Temporal trends of severity and outcomes of critically ill patients with COVID-19 after the emergence of variants of concern : A comparison of two waves

Copyright: © 2024 Freitas et al. This is an open access article distributed under the terms of the Creative Commons Attribution License, which permits unrestricted use, distribution, and reproduction in any medium, provided the original author and source are credited..

BACKGROUND: The emergence of SARS-CoV-2 variants led to subsequent waves of COVID-19 worldwide. In many countries, the second wave of COVID-19 was marked by record deaths, raising the concern that variants associated with that wave might be more deadly. Our aim was to compare outcomes of critically-ill patients of the first two waves of COVID-19.

METHODS: This retrospective cohort included critically-ill patients admitted between March-June 2020 and April-July 2021 in the largest academic hospital in Brazil, which has free-access universal health care system. We compared admission characteristics and hospital outcomes. The main outcome was 60-day survival and we built multivariable Cox model based on a conceptual causal diagram in the format of directed acyclic graph (DAG).

RESULTS: We included 1583 patients (1315 in the first and 268 in the second wave). Patients in the second wave were younger, had lower severity scores, used prone and non-invasive ventilatory support more often, and fewer patients required mechanical ventilation (70% vs 80%, p<0.001), vasopressors (60 vs 74%, p<0.001), and dialysis (22% vs 37%, p<0.001). Survival was higher in the second wave (HR 0.61, 95%CI 0.50-0.76). In the multivariable model, admission during the second wave, adjusted for age, SAPS3 and vaccination, was not associated with survival (aHR 0.85, 95%CI 0.65-1.12).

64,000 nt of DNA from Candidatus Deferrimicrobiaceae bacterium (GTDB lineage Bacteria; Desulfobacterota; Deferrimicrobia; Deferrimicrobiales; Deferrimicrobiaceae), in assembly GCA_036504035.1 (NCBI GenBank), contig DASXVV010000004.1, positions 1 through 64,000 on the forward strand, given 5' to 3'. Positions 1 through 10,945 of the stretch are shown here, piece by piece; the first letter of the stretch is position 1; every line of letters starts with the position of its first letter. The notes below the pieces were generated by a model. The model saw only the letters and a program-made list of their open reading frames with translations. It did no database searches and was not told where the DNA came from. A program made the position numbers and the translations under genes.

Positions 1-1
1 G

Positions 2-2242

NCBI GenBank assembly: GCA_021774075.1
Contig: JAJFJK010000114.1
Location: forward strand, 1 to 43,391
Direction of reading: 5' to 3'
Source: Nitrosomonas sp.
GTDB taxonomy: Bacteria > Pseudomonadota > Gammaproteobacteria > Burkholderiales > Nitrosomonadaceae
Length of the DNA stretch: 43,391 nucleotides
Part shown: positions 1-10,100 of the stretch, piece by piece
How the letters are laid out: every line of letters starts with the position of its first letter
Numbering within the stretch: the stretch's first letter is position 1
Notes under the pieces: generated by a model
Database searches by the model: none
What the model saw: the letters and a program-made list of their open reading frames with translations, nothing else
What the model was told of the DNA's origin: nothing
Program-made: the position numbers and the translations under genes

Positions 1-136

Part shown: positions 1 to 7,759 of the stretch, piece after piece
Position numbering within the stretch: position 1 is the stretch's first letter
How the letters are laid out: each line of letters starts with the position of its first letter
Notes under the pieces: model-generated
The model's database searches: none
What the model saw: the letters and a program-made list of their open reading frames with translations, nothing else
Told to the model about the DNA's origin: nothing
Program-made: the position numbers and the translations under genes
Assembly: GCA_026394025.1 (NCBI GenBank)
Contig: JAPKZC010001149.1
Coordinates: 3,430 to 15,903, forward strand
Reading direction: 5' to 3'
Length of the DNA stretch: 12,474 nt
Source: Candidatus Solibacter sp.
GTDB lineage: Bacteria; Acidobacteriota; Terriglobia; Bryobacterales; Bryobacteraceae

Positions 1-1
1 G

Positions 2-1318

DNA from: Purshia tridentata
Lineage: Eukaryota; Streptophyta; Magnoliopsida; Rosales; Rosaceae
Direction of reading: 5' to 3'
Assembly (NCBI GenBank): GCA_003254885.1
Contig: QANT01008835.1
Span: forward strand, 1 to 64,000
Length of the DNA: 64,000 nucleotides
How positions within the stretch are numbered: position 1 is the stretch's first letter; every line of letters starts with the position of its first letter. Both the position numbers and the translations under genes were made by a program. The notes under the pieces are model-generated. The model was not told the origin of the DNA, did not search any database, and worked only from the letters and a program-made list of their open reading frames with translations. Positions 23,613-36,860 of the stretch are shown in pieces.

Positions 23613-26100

CONCLUSIONS: In this cohort study, patients with COVID-19 admitted to the ICU in the second wave were younger and had better prognostic scores. Adjusted survival was similar in the two waves, contrasting with record number of hospitalizations, daily deaths and health system collapse seen across the country in the second wave. Our findings suggest that the combination of the burden of severe cases and factors such as resource allocation and health disparities may have had an impact in the excess mortality found in many countries in the second wave.

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Electronic Article

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Contained In:

To Main Record - volume:19

Contained In:

PloS one - 19(2024), 3 vom: 07., Seite e0299607




Freitas, Daniela Helena Machado [Author]
Costa, Eduardo Leite Vieira [Author]
Zimmermann, Natalia Alcantara [Author]
Gois, Larissa Santos Oliveira [Author]
Anjos, Mirella Vittig Alves [Author]
Lima, Felipe Gallego [Author]
Andrade, Pâmela Santos [Author]
Joelsons, Daniel [Author]
Ho, Yeh-Li [Author]
Sales, Flávia Cristina Silva [Author]
Sabino, Ester Cerdeira [Author]
Carvalho, Carlos Roberto Ribeiro [Author]
Ferreira, Juliana Carvalho [Author]




Journal Article


Date Completed 11.03.2024

Date Revised 11.03.2024

published: Electronic-eCollection

Citation Status MEDLINE




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